NZ: RBNZ Announcement

February 8, 2017 02:00 CST

Consensus Actual Previous
change 0bp 0bp -25bp
Level 1.75% 1.75% 1.75%

As expected, the Reserve Bank of New Zealand has left its policy rate, the overnight cash rate (OCR), unchanged at 1.75 percent, a record low. This rate has been cut seven times since mid-2015, most recently at the last meeting in November, but officials noted then that they expected current policy settings will be accommodative enough to get inflation back to its target range of 1.0 percent to 3.0 percent.

Today's decision follows the release last month of inflation data for the three months to December. Headline CPI rose by 1.3 percent year-on-year, accelerating strongly from 0.2 percent in the three months to September. This was the first time headline inflation had been back in its target range since late 2014. The statement accompanying the RBNZ decision today noted that the increase in headline inflation partly reflected base effects as the impact of previous declines in oil prices dropped out of calculations. Officials expect inflation will "gradually" return to 2.0 percent, the mid-point of the target range, reflecting their view that inflation expectations remain well-anchored around that level.

Officials are now more confident about the global outlook and note that higher commodity prices have pushed up global inflation. They are also positive about the outlook for the domestic growth outlook, with low policy rates offsetting the impact of what they still consider to be an over-valued domestic currency.

After the policy rate was cut in November, officials advised that they expected policy settings would result in sufficiently strong growth to have inflation settle near the mid-point of the target range. Today's decision shows that the RBNZ remains confident that these policy settings are still appropriate and will likely remain so for some time, with the statement noting that policy will be kept accommodative "for a considerable period".

Looking further ahead, officials have revised up their forecast for the cash rate slightly. Previously they had forecast the rate to remain unchanged until late 2019 but now they project a small increase to around 1.9 percent by late 2019 and to 2.0 percent by early 2020. Nevertheless, it is clear that for the time being officials expect to keep policy stable. The next scheduled policy review will take place in late March.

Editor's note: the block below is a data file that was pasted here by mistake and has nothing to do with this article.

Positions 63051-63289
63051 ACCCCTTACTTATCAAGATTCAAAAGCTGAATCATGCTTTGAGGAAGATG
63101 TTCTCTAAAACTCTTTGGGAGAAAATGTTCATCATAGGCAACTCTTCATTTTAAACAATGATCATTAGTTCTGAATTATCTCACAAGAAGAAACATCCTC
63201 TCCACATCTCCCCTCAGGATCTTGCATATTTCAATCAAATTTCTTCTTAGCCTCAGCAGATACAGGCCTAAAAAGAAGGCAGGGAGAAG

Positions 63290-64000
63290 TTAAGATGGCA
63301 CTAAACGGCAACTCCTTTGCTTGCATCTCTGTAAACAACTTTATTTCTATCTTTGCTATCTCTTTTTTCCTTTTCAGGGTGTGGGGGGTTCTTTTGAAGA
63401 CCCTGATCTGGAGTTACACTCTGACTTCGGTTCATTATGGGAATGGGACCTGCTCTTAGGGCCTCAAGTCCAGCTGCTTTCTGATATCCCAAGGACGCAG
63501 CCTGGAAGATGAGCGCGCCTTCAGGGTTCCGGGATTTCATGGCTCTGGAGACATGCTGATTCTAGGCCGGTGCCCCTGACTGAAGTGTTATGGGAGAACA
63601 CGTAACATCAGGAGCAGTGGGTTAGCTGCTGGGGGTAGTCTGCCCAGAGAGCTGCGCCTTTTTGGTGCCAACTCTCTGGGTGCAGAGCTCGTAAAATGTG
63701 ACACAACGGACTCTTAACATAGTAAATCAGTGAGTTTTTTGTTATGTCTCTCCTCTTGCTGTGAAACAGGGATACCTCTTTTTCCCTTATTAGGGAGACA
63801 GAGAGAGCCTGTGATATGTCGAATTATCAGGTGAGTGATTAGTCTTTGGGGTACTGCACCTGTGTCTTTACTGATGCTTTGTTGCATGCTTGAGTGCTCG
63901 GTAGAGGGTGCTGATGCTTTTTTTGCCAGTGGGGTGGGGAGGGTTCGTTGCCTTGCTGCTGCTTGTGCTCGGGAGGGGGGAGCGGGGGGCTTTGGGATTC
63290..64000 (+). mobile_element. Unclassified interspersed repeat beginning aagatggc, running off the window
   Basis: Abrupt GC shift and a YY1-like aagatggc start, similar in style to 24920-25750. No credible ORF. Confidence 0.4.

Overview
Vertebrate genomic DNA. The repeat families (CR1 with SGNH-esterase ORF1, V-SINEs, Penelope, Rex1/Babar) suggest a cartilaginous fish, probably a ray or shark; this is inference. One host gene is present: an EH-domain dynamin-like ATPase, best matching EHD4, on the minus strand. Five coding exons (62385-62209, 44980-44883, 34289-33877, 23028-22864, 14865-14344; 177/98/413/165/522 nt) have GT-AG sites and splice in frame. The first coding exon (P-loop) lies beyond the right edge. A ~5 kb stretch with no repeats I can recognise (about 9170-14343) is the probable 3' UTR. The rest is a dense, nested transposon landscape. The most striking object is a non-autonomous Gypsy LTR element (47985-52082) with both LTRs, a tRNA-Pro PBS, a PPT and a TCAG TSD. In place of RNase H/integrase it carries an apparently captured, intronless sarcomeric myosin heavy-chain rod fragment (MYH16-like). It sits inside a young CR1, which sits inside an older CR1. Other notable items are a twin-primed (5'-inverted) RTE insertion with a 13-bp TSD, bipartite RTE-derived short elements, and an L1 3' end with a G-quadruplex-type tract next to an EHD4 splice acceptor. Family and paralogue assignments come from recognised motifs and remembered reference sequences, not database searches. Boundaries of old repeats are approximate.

Eight times a year, the Reserve Bank of New Zealand meets and decides whether to change or maintain New Zealand's Official Cash Rate. The RBNZ is known for its clarity regarding monetary policy intentions, thus the result is usually foreseen in advance. The decision aligns with the Reserve Bank of New Zealand's monetary policy to spur or slow economic growth or affect the exchange rate.

The RBNZ maintains an inflationary target range of 1 percent to 3 percent and will change rates to keep it within such a range, making rate decisions fairly predictable. Rate changes are significant nonetheless, affecting interest rates in consumer loans, mortgages, and bond rates. Increases or even expectations for rate increases tend to cause the New Zealand Dollar to appreciate, while rate decreases cause the currency to depreciate.

The RBNZ determines interest rate policy at it policy meetings. These meetings occur roughly every six weeks and are one of the most influential events for the markets. Market participants speculate about the possibility of an interest rate change. However, since the Bank is known for its clarity in setting policy, the result is usually built into the markets in advance. The level of interest rates affects the economy. Higher interest rates tend to slow economic activity; lower interest rates stimulate economic activity. Either way, interest rates influence the sales environment. In the consumer sector, few homes or cars will be purchased when interest rates rise. Furthermore, interest rate costs are a significant factor for many businesses, particularly for companies with high debt loads or who have to finance high inventory levels. This interest cost has a direct impact on corporate profits. The bottom line is that higher interest rates are bearish for the financial markets, while lower interest rates are bullish.

Eight times a year.